When educators think of literacy -- the ability to read and write -- they often place more importance on students’ abilities to read and fully understand a piece of writing.
But experts say critical and creative writing skills are equally important. And, they say, they are too often overlooked in the classroom.
Compared to reading, writing is more active. It helps students be independent thinkers, take ownership of their stories and ideas and communicate them clearly to others, says Elyse Eidman-Aadahl. She heads the National Writing Project, which offers help for teachers who want to push students to write more.
Eidman-Aadahl said, “Unless we want an education system just focused on making people consumers and not focused on helping them be producers, this emphasis on reading only -- which does happen in so many places -- is very short-sighted.”
She said students’ writing work now usually centers on examining a text, instead of presenting a new idea. Writing, she said, should be “the central thing you’re learning. Not writing on a test, not writing to demonstrate you’re learning what someone has taught you....”
Writing improves reading skill
Teaching reading together with writing improves both skills, says Rebecca Wallace-Segall, who heads a New York City writing center, Writopia Lab.
She said writing affects a person’s ability to read. More than 90 percent of young people in the Writopia program do not trust their writing abilities when they start, Wallace-Segall said.
But she said they learn to enjoy the writing process and become more effective readers, too.
Eidman-Aadahl said employers today seek workers “all the time” who can write well. Digital tools increasingly mean that people are “interacting with the internet through writing,” she said.
Young people are already writing all the time -- through text messages, emails and on social media.
Eidman-Aadahl said every young person today is a writer if they are connected to the internet. So, she added, “we have to help them do it in the best, most responsible, critical, prosocial way.”
Working through problems by writing
Supporters of writing-centered teaching add that writing empowers young people.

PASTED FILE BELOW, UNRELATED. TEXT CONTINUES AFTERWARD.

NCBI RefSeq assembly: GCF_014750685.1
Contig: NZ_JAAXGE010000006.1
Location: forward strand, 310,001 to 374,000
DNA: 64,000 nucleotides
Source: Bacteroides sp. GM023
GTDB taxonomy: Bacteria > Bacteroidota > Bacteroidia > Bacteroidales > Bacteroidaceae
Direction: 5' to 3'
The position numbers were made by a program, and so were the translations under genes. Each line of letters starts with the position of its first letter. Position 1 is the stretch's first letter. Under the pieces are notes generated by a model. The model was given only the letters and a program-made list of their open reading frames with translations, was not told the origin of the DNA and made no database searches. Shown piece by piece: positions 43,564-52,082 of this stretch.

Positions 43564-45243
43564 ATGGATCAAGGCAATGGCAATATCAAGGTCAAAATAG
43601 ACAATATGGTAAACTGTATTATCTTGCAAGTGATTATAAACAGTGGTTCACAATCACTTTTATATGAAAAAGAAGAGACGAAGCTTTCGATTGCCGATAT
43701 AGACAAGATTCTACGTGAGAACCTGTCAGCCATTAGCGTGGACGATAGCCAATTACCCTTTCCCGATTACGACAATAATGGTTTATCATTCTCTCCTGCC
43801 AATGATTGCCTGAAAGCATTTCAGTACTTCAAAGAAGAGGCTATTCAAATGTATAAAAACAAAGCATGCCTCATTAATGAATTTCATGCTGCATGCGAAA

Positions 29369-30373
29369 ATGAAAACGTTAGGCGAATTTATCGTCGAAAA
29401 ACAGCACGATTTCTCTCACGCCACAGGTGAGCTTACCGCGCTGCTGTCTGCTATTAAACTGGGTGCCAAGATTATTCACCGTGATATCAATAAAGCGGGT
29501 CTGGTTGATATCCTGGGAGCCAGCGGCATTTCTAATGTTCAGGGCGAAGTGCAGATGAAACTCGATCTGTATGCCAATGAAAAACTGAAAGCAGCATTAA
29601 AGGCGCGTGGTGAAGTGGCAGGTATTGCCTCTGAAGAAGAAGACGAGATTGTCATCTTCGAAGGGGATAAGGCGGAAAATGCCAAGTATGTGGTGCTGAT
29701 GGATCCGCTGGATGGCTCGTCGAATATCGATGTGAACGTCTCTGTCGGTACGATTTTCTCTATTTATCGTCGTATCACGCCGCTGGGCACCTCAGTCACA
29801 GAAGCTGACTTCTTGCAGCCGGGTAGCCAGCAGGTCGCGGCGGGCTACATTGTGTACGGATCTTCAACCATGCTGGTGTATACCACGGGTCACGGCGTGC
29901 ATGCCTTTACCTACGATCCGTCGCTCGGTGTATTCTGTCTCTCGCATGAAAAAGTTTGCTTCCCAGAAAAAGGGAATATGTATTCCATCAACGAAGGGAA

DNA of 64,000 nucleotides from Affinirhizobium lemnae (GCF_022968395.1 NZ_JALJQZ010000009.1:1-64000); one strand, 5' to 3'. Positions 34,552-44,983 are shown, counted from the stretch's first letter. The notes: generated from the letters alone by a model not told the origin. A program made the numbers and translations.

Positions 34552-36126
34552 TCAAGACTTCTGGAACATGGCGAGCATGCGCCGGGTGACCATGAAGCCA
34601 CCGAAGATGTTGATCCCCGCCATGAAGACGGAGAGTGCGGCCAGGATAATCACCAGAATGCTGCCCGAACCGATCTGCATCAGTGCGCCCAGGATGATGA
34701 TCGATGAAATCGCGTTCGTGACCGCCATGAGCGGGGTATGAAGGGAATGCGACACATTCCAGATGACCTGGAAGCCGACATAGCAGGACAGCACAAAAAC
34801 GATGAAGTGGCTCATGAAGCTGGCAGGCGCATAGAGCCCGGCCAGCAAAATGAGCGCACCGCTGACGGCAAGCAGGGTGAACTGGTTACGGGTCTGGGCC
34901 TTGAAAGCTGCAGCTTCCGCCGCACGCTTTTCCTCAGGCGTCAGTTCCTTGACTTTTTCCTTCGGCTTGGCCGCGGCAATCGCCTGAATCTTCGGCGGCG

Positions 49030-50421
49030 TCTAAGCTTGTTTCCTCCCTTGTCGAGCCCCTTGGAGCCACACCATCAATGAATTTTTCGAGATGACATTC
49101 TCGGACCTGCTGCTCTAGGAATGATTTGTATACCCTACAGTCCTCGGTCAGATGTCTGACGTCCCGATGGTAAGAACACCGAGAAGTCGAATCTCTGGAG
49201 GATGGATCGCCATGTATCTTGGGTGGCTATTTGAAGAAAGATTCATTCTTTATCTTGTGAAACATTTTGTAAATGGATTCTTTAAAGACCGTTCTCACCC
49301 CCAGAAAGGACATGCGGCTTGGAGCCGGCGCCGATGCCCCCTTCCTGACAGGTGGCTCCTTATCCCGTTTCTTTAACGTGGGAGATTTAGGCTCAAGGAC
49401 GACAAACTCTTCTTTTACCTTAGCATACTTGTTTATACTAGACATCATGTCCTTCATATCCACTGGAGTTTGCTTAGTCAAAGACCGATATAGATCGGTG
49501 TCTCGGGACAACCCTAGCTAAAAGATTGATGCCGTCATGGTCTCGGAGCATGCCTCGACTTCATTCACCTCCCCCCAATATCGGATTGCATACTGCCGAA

“When students own their voices and tell their stories, they become not only stronger and more confident writers, but also stronger and more confident individuals,” says Ali Haider. He is director of the Austin Bat Cave, a creative writing center in Austin, Texas.
Wallace-Segall said that writing also helps students work through difficulties they face in life. Writing lets them work through their problems “subconsciously,” she said.
“They’re not writing a story about a difficult father or directly about a bully in class, but they are creating a fictional scenario that might feel distant enough for them to go deep into it.”
Teaching students to write well can have an effect on the larger world, notes Dara Dukes. She leads Deep Center, an organization in Savannah, Georgia that works with young writers to share their stories with policymakers, judges, politicians and police officers.
Dukes said, “...Those adults can see that the stories they’re telling themselves about those young people are often wrong and doing a lot of harm in the world.”
I’m Ashley Thompson.
The Associated Press reported this story. Ashley Thompson adapted it for VOA Learning English. Caty Weaver was the editor.
Words in This Story
focused – adj. giving attention and effort to a specific task or goal
emphasis – n. special importance or attention given to something
short-sighted – adj. made or done without thinking about what will happen in the future
confident – adj. having a feeling or belief that you can do something well or succeed at something: having confidence
subconsciously – adv. operating from the part of the mind that a person is not aware of
bully – n. someone who frightens, hurts, or threatens smaller or weaker people
fictional scenario – n. a story of the imagination